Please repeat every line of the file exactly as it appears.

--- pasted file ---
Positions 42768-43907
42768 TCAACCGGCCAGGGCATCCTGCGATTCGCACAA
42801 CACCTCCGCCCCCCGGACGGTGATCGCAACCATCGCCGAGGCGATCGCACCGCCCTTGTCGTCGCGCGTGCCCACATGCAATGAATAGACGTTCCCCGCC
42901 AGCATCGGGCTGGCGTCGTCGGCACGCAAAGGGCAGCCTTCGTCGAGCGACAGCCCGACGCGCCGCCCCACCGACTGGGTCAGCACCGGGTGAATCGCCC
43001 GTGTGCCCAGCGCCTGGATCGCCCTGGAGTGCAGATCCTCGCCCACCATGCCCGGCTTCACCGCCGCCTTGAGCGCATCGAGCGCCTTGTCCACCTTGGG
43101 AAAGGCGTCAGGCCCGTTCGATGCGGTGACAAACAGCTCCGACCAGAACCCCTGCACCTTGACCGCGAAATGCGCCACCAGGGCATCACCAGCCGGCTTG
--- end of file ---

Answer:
Positions 42768-43907
42768 TCAACCGGCCAGGGCATCCTGCGATTCGCACAA
42801 CACCTCCGCCCCCCGGACGGTGATCGCAACCATCGCCGAGGCGATCGCACCGCCCTTGTCGTCGCGCGTGCCCACATGCAATGAATAGACGTTCCCCGCC
42901 AGCATCGGGCTGGCGTCGTCGGCACGCAAAGGGCAGCCTTCGTCGAGCGACAGCCCGACGCGCCGCCCCACCGACTGGGTCAGCACCGGGTGAATCGCCC
43001 GTGTGCCCAGCGCCTGGATCGCCCTGGAGTGCAGATCCTCGCCCACCATGCCCGGCTTCACCGCCGCCTTGAGCGCATCGAGCGCCTTGTCCACCTTGGG
43101 AAAGGCGTCAGGCCCGTTCGATGCGGTGACAAACAGCTCCGACCAGAACCCCTGCACCTTGACCGCGAAATGCGCCACCAGGGCATCACCAGCCGGCTTG